Dr. Roach: Chest CT can’t stand in for screening mammogram
Dear Dr. Roach: I am due to have a mammogram in July, but around the same time I am supposed to have a chest CT as a follow-up to my chondrosarcoma cancer. I have a CT every other year, and an X-ray on the opposite years of both my affected arm and my lungs. Does a chest CT have the potential of showing a similar finding as a mammogram? I would just as soon not have to expose myself to so much radiation all in one month. I’m 66. There is a history of postmenopausal breast cancer in my family, in my mother’s mother.
Dear T.M.H.: A mammogram is an X-ray that is designed specifically to look for abnormalities in breast tissue. Mammograms have been extensively studied and proven to reduce mortality in women between the ages of 50-74 (outside these ages, there remains extreme controversy).
CT scans are X-rays taken from many angles and then reconstructed in a computer to provide a look at many slices of the part of the body being looked at. A CT scanner can be set to emphasize bones or soft tissue, and work is ongoing now with CT scans designed specifically for breast abnormalities. The CT scan you get as follow-up to your chondrosarcoma (a rare cancer of cartilage) is designed to look in lung tissue for abnormalities, and has not been evaluated as a means of screening for breast cancer, although I do know that some may be found anecdotally.
The CT scans you get as a part of your cancer follow-up are not an adequate substitute for ongoing mammography, which is particularly important in your case due to a family history. I do understand the concern about radiation, but a mammogram has very little radiation — approximately the same you would get from naturally occurring radiation sources in seven weeks of walking around.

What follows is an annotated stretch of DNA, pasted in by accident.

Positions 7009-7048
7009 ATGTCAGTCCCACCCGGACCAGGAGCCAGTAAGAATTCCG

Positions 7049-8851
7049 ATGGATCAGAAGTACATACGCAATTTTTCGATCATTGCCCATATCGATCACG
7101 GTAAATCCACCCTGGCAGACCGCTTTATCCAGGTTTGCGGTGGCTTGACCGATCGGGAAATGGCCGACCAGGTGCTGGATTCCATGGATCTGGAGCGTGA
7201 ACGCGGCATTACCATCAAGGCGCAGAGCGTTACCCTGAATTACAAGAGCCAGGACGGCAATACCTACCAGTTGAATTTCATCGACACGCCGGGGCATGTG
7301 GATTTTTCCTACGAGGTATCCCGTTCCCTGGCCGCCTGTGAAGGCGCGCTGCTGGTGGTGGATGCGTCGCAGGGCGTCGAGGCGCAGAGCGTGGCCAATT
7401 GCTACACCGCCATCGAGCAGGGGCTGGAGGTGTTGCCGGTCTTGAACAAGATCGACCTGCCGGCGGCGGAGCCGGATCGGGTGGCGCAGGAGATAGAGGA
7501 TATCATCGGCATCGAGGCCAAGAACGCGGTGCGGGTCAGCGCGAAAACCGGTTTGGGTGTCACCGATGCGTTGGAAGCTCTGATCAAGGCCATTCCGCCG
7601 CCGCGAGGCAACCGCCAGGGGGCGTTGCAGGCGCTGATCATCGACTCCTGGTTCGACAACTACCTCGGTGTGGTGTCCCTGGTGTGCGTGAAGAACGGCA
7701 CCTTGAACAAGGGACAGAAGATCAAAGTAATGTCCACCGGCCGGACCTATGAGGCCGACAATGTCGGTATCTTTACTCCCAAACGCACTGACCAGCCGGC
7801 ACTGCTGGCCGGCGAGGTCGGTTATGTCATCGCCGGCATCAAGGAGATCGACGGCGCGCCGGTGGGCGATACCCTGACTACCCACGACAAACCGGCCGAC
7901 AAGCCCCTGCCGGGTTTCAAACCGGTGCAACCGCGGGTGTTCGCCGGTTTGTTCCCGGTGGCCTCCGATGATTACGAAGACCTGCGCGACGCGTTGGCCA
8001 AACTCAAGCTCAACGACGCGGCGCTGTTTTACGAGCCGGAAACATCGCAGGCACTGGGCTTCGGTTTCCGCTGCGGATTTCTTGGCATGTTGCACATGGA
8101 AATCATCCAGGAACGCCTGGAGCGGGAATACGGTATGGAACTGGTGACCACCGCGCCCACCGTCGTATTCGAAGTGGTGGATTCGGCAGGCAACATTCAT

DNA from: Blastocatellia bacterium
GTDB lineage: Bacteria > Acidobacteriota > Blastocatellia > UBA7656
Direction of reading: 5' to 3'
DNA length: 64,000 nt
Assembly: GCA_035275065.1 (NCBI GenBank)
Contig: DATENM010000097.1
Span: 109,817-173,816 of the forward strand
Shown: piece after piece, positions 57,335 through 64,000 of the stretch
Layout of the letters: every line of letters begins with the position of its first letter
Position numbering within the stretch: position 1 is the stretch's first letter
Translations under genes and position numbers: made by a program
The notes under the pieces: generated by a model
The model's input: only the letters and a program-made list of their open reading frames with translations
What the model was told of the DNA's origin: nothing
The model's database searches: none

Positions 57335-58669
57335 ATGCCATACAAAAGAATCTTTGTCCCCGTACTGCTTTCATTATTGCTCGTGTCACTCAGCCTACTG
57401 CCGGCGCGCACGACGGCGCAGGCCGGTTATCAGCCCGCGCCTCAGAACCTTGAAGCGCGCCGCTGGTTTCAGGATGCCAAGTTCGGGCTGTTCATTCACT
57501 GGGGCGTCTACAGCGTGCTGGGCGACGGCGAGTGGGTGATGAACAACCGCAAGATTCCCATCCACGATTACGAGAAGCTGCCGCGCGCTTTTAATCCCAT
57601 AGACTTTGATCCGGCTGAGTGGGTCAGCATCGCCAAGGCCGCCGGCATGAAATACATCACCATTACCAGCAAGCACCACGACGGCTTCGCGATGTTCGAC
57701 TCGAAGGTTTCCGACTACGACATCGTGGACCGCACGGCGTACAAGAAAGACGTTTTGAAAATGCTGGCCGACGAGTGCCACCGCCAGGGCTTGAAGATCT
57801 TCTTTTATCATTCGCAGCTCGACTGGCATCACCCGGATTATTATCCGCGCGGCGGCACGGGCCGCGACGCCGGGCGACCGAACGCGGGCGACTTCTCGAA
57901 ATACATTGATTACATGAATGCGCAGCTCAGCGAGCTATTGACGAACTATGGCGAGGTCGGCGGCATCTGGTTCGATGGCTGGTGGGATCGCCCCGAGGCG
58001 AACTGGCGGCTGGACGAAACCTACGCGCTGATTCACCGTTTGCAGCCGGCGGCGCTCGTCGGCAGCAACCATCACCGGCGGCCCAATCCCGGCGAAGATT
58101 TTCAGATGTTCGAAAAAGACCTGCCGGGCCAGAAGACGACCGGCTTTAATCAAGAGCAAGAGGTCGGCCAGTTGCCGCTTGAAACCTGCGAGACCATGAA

Dear Dr. Roach: I read a news report that vasectomy increases risk of prostate cancer. Should men avoid this procedure due to concern for prostate cancer?
Dear T.S.V.: Several studies have looked at this possibility, and the results are conflicting. A 2014 study of about 50,000 U.S. men showed an increase of about 15% in the risk of fatal prostate cancer, but a 2016 study of 360,000 U.S. men showed no increase in risk. In June 2019, a study of over 2 million Danish men showed a 15% increase in overall prostate cancer risk. To put the risk in perspective, about 500 men would need to have a vasectomy for one additional man to get prostate cancer, in the Danish study. It is not clear that the vasectomy caused the prostate cancer.
It is possible that there is something about men who choose vasectomy that puts them at higher risk to begin with; however, the authors were unable to find a known risk factor to support that possibility.
Even if vasectomy does lead to an increased risk of prostate cancer, it still has similar or lower overall risk than other forms of birth control, and is a good choice for a man who is absolutely sure he does not want to father any more children, as a vasectomy should be considered permanent. Attempting reversal is possible, but there is no guarantee of success.
Readers may email questions to ToYourGoodHealth@med.cornell.edu